Part of the problem, of course, has to do with the political preferences of doubtless a majority of teachers of Comparative Religion ( or related fields like History of Religion ). It would seem to be a safe assumption that most such people become interested in the study of religions –plural– precisely because they are politically liberal and want to contribute to making America a successful religiously pluralistic country which is welcoming to communicants of scores of spiritual traditions representing a hundred-and-one nationalities or ethnic groups.
Yet there IS a problem. No religion translates 1 : 1 into a political ideology, at least not counting the narrow theocracy of Iran or such historic examples as Calvin’s Geneva. Otherwise, as far as political ideas go, all religions are mixtures of Right, Left, and Other. The most liberal contain conservative elements and unclassifiable elements, and the most conservative sometimes have major liberal views enshrined in their operating philosophies. Buddhists, after all, to discuss all schools of the dharma which are normative, usually are liberal by most standards, yet, because of Buddhist emphasis on sanctity of life, are strongly anti-abortion. Meanwhile, Baptists, clearly known for a number of socially conservative values, nonetheless are staunch champions of free speech, democratic governance, and human rights, each of which are usually thought of as Left-wing causes celebre.
The trouble is that academic liberals . in the process of promoting “understanding” among people of different faiths, obviously have extreme difficulty in being objective about their subject matter when it concerns religion. They want all faiths to be no worse than exotic forms of “Unitarianism” and selective bias kicks in. What does not fit some progressive paradigm gets short shrifted as if all kinds of embarrassing facts simply don’t exist. Or maybe they do exist but, wink, wink, we can ignore them with impunity inasmuch as a greater good is more important. Besides, when believers comprehend the value of an enlightened political agenda they will surely see the light. Just as the United Church of Christ has become a de facto version of Unitarian-Universalism, and just as “mainstream” Methodists and educated Catholics are moving in this direction, et al, including Reform Jews. That is, at some point in the future we will all become Unitarians anyway.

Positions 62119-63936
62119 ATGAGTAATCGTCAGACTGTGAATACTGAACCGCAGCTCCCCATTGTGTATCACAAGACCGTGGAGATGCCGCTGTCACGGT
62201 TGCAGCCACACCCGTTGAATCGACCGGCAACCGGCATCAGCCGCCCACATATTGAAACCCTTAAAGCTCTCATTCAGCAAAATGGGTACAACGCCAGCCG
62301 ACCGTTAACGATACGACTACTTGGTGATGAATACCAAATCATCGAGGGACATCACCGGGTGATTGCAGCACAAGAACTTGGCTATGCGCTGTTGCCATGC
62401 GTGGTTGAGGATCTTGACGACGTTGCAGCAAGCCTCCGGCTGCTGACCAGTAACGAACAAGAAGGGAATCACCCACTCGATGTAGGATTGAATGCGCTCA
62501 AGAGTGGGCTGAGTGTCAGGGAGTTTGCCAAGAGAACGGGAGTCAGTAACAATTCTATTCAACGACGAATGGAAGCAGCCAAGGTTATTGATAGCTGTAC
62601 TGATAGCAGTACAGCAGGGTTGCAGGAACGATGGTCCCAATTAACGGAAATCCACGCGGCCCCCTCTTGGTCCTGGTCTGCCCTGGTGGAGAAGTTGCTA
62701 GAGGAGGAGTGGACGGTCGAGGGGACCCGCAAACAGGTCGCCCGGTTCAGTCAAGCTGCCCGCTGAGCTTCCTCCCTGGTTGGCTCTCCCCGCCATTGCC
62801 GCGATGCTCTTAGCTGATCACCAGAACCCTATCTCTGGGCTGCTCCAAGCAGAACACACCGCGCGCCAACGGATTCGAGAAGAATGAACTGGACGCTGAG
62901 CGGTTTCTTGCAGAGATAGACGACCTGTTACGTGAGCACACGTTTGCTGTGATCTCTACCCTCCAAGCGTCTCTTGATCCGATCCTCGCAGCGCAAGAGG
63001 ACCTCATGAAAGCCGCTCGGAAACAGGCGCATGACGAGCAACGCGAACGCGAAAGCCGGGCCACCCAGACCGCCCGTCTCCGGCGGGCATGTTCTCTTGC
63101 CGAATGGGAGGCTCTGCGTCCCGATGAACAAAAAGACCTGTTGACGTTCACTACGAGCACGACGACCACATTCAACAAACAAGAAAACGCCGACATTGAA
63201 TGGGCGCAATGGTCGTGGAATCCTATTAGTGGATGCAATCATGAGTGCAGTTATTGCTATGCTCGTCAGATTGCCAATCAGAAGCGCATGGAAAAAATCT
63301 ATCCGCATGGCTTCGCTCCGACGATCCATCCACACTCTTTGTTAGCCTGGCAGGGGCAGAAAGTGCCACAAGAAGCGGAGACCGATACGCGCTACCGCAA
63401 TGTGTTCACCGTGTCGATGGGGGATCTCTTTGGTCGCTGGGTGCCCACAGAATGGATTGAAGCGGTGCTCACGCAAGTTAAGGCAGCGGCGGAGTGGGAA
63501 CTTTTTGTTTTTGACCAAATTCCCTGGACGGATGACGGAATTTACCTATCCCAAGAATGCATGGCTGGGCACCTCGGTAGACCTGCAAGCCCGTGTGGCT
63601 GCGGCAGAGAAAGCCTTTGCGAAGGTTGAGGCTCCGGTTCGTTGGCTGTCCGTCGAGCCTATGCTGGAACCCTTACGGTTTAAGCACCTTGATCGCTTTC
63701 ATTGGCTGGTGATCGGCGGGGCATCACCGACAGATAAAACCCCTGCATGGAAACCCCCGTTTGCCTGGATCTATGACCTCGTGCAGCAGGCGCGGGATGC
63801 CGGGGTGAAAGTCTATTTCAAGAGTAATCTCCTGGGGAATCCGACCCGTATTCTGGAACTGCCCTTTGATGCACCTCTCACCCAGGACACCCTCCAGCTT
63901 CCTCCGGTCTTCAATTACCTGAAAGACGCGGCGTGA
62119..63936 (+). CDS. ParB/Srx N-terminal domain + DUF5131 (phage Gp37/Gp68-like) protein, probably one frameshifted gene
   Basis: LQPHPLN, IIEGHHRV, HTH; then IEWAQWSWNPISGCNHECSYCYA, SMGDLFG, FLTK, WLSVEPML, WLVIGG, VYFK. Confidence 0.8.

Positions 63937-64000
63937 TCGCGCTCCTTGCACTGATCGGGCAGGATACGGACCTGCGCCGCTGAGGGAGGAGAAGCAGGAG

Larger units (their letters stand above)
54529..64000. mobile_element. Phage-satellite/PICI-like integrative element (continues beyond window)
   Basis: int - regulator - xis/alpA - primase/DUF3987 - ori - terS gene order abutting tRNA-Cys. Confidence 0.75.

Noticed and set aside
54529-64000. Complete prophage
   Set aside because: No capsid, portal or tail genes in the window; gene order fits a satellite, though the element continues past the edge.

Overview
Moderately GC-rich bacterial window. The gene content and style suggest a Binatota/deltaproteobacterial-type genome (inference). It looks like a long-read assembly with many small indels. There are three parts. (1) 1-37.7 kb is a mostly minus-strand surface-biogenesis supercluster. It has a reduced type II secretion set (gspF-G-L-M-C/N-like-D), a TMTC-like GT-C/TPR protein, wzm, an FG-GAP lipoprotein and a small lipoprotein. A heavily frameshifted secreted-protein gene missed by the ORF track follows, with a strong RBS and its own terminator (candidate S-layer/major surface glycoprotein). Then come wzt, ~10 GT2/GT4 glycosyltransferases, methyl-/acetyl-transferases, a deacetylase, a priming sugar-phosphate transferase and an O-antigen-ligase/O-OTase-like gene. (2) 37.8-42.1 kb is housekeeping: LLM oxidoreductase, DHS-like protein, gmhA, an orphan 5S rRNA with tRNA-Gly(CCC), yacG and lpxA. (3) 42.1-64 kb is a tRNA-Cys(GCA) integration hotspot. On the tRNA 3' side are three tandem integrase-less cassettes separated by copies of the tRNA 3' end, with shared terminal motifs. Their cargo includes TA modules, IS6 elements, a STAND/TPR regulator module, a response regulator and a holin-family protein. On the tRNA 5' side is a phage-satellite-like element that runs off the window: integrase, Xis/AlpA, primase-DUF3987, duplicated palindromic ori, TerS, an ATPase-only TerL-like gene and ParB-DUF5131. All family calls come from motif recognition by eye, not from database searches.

And we will all vote Democratic, or Green.
Alas, this is not exactly a very realistic prognosis. So-called liberal churches are in decline almost everywhere for one thing, and for another this mindset promotes blatant dishonesty.
Yes, the opposite is not any better. And in some ways it is worse. What good does it do a student to take a class in something called Comparative Religion, taught by a Biblical literalist, who only discusses Buddhists or Hindus in order to condemn them for “Pagan” beliefs that are judged wrong intrinsically ?
The point here is that –to confess my own political preference– it is far better to be a political Independent who values objectivity, as much as it is in our power to conjure up, so that no-one even tries to force the views of various religions to conform to desired American political outcomes favored by partisans of either the Left or Right. In fact, it seems self evident that there is no other way to teach Comparative Religion to good effect unless you are basically independent politically. Maybe not about everything, which is an impossibility anyway, but no worse than generally, while cherishing the objective of fair and honest evaluation of all faiths wherever the evidence may lead.
The propensity for dishonesty should be stressed. This may be unconscious ; regardless it can be painfully real. But if a political partisan wants something badly enough his or her mind can shape one’s subject of study and , like Procrustes, squash it or stretch it into desired shape.
Consider Diana Eck, clearly a scholar of repute. Yet her 2001 book, A New Religious America, takes the view that there really is no serious problem within Islam for homosexuals such as –not exactly a secret– herself , who see in this religion a font of good things to be inspired by. The gist of Eck’s remarks on this issue are that Islam fits in well with contemporary American progressive values and that Muslims, accordingly, should be regarded as suitable allies of the Democratic Party, et al. All of which is preposterous.